Joann Villeneuve: ‘Gilles was ruthless but very conscious of the dangers’

If the death of Gilles Villeneuve at the Belgian Grand Prix at Zolder in 1982 left Formula One traumatised, it was infinitely harder on his wife Joann. More than 40 years on and the emotion still runs high as she recalls the controversial events of that season. So raw have been the wounds, it is only now she has felt able to address them and time has not assuaged the strength of her feelings.

Villeneuve, his wife and family and his former Ferrari teammate Didier Pironi are the subjects of Villeneuve Pironi: Racing’s Untold Tragedy, the newly released film on Sky Documentaries and Now TV. It is a superb feature, telling the gripping but tragic story of the two drivers whose relationship fell apart over the course of one race in 1982 at Imola shortly after which Villeneuve died and Pironi’s career ended in an horrific accident at Hockenheim. The documentary is even-handed and does its best to put both drivers’ sides of the story, but making it brought back the emotions of the time for Joann.

“It was just too difficult to tell the story before,” she says. “But when I decided this was the time, you realise that the emotions you had at the time are still the same. That the facts are the facts and you can’t change them. Emotions go with those and the biggest one was the betrayal. Sometimes you think: ‘Maybe I overreacted at the time’ but then you realise no, it’s still how I see it today.”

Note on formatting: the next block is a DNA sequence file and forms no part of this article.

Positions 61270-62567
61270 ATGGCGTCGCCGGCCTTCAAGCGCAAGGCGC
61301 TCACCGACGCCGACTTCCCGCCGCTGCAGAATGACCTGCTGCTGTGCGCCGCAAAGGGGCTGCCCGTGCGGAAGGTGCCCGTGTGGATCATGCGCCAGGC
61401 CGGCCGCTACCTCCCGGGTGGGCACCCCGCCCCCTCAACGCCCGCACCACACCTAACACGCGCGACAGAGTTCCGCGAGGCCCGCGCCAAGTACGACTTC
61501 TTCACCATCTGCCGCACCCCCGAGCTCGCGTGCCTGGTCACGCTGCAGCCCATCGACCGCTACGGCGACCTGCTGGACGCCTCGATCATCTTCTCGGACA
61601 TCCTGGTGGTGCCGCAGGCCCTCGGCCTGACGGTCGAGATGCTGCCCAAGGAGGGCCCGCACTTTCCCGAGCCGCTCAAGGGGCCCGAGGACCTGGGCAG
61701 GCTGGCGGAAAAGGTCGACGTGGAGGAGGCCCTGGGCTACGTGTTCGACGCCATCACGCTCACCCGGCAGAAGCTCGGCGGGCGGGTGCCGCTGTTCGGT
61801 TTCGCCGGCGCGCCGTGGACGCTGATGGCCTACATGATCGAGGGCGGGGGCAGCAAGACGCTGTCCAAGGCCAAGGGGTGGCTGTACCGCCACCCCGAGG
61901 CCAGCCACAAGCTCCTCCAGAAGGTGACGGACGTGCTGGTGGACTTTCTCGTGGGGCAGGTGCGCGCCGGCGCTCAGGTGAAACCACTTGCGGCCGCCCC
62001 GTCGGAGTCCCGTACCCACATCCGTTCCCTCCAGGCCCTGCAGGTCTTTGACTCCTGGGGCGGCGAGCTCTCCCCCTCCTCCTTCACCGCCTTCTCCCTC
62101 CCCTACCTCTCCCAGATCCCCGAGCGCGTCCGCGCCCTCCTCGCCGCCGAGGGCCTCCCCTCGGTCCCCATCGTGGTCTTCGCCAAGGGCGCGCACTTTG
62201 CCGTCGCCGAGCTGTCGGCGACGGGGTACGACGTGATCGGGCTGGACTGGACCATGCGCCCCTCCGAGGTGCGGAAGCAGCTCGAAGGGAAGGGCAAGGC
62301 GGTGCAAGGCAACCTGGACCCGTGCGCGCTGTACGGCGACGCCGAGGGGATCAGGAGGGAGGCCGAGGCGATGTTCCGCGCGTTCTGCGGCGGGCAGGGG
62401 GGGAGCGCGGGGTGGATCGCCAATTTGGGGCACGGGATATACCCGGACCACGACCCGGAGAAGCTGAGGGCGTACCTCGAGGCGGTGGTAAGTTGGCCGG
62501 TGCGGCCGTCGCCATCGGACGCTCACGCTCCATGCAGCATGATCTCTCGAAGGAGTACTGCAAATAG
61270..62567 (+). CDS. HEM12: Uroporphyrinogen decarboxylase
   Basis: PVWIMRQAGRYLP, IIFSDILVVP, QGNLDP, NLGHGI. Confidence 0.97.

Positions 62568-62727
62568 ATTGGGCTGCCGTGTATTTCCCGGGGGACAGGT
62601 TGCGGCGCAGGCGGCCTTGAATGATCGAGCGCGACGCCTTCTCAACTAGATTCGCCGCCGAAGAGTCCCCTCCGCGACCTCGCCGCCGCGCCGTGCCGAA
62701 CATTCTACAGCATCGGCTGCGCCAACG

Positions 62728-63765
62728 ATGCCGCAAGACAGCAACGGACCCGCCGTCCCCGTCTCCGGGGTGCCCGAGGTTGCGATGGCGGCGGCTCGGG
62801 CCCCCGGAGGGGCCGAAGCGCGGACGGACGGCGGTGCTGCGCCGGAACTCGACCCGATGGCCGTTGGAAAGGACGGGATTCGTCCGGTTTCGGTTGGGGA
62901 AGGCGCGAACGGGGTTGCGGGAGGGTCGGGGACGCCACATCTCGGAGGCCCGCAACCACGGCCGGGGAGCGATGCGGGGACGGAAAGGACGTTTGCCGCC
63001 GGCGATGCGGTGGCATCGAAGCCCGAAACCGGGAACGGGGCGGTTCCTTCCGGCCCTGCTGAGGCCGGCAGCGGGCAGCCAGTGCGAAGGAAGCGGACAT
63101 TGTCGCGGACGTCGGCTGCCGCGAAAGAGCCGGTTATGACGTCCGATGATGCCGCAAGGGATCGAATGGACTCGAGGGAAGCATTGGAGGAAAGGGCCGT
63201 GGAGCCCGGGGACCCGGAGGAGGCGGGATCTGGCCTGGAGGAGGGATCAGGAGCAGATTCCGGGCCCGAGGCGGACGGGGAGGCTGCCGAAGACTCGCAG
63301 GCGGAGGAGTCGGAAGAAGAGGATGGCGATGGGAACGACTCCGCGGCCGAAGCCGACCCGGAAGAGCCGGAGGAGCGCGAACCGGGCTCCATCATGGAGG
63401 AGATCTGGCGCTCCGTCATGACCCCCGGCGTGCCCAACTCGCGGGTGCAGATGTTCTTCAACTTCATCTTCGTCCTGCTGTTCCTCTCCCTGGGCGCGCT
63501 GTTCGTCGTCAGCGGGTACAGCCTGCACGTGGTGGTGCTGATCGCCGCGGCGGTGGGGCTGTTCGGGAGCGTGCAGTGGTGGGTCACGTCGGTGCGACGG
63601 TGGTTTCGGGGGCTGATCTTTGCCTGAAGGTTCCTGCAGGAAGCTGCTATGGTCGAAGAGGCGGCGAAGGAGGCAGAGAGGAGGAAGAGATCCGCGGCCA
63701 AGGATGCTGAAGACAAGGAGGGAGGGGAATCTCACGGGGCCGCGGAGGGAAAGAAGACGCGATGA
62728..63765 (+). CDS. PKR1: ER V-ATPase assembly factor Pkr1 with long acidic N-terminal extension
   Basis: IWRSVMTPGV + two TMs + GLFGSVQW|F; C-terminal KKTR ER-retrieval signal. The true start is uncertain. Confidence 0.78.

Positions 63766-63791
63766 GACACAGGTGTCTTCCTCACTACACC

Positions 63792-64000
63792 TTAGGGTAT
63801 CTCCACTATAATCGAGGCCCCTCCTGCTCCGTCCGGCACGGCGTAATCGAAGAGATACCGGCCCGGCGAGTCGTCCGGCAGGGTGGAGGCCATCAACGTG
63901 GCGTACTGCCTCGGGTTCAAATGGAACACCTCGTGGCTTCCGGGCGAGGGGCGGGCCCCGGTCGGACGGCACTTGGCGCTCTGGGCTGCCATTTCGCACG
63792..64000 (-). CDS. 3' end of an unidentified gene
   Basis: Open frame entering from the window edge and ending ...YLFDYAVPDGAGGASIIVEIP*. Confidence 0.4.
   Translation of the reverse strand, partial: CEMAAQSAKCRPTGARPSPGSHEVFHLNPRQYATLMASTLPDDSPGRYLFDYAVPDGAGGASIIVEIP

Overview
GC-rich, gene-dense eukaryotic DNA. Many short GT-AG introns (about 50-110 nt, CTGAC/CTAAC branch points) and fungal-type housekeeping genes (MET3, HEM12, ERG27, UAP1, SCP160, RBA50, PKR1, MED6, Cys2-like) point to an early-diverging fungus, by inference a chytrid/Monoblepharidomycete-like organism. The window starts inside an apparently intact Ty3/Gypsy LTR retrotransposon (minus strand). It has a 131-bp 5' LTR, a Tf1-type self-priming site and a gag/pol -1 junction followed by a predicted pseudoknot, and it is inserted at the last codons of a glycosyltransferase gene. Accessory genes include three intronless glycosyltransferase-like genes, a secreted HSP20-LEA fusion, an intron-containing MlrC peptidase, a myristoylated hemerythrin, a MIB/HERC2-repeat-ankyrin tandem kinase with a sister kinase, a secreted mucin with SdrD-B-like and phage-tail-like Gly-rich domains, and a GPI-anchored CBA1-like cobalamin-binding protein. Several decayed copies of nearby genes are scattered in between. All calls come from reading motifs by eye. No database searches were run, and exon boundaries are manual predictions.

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The film contains a wealth of footage, much never before seen from a different era of racing. In 1982 the turbo engines had become both reliable and fearsomely quick and before the season began Ferrari appeared to have mastered it with the 126-C2 expected to lead the field, pitting Villeneuve and Pironi in a fight for the title.

Villeneuve, 32 and already acknowledged as one of the greats, was in his fifth year in F1 and with Ferrari. His fierce but fair fight with René Arnoux at the 1979 French GP remains one of F1’s finest battles. Enzo Ferrari personally had gone after Pironi and signed him from Ligier in 1981. He was the considered driver to Villeneuve’s more swashbuckling style but they made a formidable team and in 1981 they enjoyed a friendly, if competitive relationship.

It did not last. In the fourth round in 1982, the San Marino GP at Imola, the two leading Renaults retired leaving Villeneuve and Pironi holding a one-two. They vied thrillingly with one another until Ferrari issued their “Slow” order – which remains at the heart of the controversy.

Villeneuve, leading, contended that the order meant to hold station to ensure a one-two. Pironi argued that it meant exercise care but did not restrict overtaking. He duly attacked and passed Villeneuve on the final lap going into the Tosa hairpin to take the win.

Villeneuve was furious. “Before this, our relationship had always been good and I trusted him,” he said. “But I won’t make that fucking mistake again.”

This was the betrayal Joann cannot forgive. “For Gilles, loyalty was such a strong thing that he never imagined it could happen,” she says. “The anger he felt was mixed up with the disappointment he felt at having been deceived by Didier.”

It is impossible to ignore the air of sadness in her voice, that her husband’s reaction was so intense because it was an affront to his inherent sense of fair play.